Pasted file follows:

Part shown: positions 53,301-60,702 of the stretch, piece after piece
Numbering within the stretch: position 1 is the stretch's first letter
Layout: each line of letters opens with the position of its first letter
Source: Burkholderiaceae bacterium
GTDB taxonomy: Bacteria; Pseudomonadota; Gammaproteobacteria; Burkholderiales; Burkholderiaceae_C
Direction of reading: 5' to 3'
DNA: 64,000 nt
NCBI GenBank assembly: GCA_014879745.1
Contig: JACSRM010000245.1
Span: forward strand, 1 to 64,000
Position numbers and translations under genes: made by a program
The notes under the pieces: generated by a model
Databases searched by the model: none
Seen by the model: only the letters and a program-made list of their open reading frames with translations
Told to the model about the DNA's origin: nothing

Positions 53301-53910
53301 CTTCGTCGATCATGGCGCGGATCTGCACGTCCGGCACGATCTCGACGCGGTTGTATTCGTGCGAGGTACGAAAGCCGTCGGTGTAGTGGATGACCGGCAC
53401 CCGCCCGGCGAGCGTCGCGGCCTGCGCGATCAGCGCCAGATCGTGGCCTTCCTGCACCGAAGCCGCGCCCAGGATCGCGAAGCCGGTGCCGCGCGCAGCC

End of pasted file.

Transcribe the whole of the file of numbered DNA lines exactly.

Part shown: positions 53,301-60,702 of the stretch, piece after piece
Numbering within the stretch: position 1 is the stretch's first letter
Layout: each line of letters opens with the position of its first letter
Source: Burkholderiaceae bacterium
GTDB taxonomy: Bacteria; Pseudomonadota; Gammaproteobacteria; Burkholderiales; Burkholderiaceae_C
Direction of reading: 5' to 3'
DNA: 64,000 nt
NCBI GenBank assembly: GCA_014879745.1
Contig: JACSRM010000245.1
Span: forward strand, 1 to 64,000
Position numbers and translations under genes: made by a program
The notes under the pieces: generated by a model
Databases searched by the model: none
Seen by the model: only the letters and a program-made list of their open reading frames with translations
Told to the model about the DNA's origin: nothing

Positions 53301-53910
53301 CTTCGTCGATCATGGCGCGGATCTGCACGTCCGGCACGATCTCGACGCGGTTGTATTCGTGCGAGGTACGAAAGCCGTCGGTGTAGTGGATGACCGGCAC
53401 CCGCCCGGCGAGCGTCGCGGCCTGCGCGATCAGCGCCAGATCGTGGCCTTCCTGCACCGAAGCCGCGCCCAGGATCGCGAAGCCGGTGCCGCGCGCAGCC